Distinct from the many maternal figures she has fleshed out over decades of stardom, Penélope Cruz’s role in Parallel Mothers manifests motherhood liberated from common patriarchal impositions, but still observed with attention to all its philosophical crevices.
In her most recent rendezvous with the Spanish master Pedro Almodóvar, the actress lends the natural candor of her visage to Janis, a photographer who strides along as a single parent of a newborn daughter. Cruz glides between the sheer devotion in holding a precious child and the sternness needed to confront the wrenches that destiny throws at her happiness.
With tortured facial expressions and a brewing exasperation, always attuned to the appropriate tone the enigmatic melodrama requires, Cruz communicates the anguish of a grave contradiction: Janis seeks answers about the whereabouts of a group of victims of the Spanish Civil War while harboring a secret about what she cherishes most. Cruz’s performance is one of tense ambivalence in navigating the truth.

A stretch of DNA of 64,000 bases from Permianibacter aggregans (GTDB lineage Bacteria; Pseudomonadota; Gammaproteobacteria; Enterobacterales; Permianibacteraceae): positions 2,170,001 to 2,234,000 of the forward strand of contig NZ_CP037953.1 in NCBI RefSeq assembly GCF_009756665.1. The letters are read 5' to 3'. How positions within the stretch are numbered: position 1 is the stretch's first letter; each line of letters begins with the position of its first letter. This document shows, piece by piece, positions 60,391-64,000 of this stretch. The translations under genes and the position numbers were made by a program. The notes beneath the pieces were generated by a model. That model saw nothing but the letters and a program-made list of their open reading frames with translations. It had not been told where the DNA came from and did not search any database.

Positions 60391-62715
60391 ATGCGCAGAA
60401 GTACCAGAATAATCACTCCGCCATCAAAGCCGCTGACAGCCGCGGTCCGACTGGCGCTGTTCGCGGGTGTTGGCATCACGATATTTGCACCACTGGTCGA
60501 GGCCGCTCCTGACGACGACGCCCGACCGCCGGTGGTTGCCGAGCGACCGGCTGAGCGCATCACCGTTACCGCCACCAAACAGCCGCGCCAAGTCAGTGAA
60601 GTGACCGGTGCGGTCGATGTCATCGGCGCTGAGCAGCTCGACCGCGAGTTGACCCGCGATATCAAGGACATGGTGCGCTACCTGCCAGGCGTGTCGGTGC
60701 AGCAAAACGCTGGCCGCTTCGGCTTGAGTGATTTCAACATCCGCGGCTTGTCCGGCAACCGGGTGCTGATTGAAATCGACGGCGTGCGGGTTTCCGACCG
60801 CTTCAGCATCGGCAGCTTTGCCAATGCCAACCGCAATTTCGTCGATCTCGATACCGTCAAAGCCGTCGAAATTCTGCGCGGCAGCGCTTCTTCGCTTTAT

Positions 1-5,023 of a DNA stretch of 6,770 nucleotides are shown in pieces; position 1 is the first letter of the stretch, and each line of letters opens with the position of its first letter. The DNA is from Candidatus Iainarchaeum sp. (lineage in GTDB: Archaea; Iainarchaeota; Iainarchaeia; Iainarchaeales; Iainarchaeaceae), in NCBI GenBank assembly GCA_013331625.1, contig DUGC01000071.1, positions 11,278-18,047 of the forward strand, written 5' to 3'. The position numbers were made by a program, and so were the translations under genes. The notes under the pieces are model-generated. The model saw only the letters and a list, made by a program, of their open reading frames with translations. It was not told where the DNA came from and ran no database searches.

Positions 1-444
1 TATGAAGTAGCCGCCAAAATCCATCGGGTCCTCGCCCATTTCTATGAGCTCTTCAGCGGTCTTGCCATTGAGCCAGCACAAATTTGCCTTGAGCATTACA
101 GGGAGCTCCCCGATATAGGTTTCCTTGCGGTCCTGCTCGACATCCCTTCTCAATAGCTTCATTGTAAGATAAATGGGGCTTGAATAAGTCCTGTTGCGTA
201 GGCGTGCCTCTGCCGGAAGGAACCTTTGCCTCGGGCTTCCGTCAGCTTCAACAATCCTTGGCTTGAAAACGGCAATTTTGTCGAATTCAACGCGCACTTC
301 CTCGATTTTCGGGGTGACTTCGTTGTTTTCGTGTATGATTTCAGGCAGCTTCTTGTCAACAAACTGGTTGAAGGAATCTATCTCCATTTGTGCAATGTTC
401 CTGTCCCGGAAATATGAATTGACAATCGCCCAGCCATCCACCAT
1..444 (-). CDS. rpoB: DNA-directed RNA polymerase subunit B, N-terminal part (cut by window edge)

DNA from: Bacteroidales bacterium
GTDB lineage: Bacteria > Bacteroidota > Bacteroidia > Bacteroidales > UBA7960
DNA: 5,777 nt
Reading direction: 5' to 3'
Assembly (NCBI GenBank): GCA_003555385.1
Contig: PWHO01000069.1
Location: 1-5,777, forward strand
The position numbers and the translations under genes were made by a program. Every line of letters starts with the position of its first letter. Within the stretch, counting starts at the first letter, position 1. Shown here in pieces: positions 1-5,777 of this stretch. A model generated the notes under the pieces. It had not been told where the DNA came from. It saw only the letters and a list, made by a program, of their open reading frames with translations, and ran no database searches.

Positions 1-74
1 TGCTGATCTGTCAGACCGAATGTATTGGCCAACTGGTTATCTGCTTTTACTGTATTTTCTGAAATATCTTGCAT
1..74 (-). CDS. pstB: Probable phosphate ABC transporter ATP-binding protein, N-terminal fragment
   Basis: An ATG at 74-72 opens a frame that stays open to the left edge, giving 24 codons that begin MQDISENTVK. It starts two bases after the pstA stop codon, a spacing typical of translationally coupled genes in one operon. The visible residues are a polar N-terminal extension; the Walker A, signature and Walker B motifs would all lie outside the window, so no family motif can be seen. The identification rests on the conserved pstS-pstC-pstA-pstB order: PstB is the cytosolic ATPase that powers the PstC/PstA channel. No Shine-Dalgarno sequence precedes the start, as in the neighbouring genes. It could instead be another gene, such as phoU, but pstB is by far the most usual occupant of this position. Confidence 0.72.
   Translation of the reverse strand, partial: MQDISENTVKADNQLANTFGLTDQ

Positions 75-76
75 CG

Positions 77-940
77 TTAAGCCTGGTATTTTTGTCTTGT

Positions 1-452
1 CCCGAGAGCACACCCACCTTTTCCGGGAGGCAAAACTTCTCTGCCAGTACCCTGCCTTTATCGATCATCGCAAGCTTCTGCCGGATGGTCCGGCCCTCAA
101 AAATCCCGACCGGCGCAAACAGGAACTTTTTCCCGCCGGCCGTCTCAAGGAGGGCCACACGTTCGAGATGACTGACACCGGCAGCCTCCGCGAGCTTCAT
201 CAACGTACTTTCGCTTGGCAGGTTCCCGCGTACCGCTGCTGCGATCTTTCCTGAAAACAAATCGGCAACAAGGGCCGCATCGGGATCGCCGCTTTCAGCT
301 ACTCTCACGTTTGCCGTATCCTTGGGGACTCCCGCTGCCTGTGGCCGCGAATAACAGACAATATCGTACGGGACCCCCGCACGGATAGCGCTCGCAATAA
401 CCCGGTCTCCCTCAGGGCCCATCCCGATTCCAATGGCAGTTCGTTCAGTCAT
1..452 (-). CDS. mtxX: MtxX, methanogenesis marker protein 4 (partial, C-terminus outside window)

The emotional dissonance between these conflicting modes makes for a destructive inner force for the character, which the actress grounds all along from nagging doubt, to shocking discovery, to the concealment of guilt, and ultimately to a riveting catharsis. As Janis, Cruz portrays the defiance of a woman working through the debris of it all on her own terms, even when the negative outcome of her idealized hope of becoming a mother knocks her down.
With an unassuming magnetism, Cruz appears comfortable under the glitzy and often unforgiving shimmer of the Hollywood machine and in the intimacy of a collaboration with a demanding auteur. What she summons in Parallel Mothers amounts to an earth-shattering culmination of a career in which a seemingly nonchalant grace collides with the strength of a humble maturity.
— Carlos Aguilar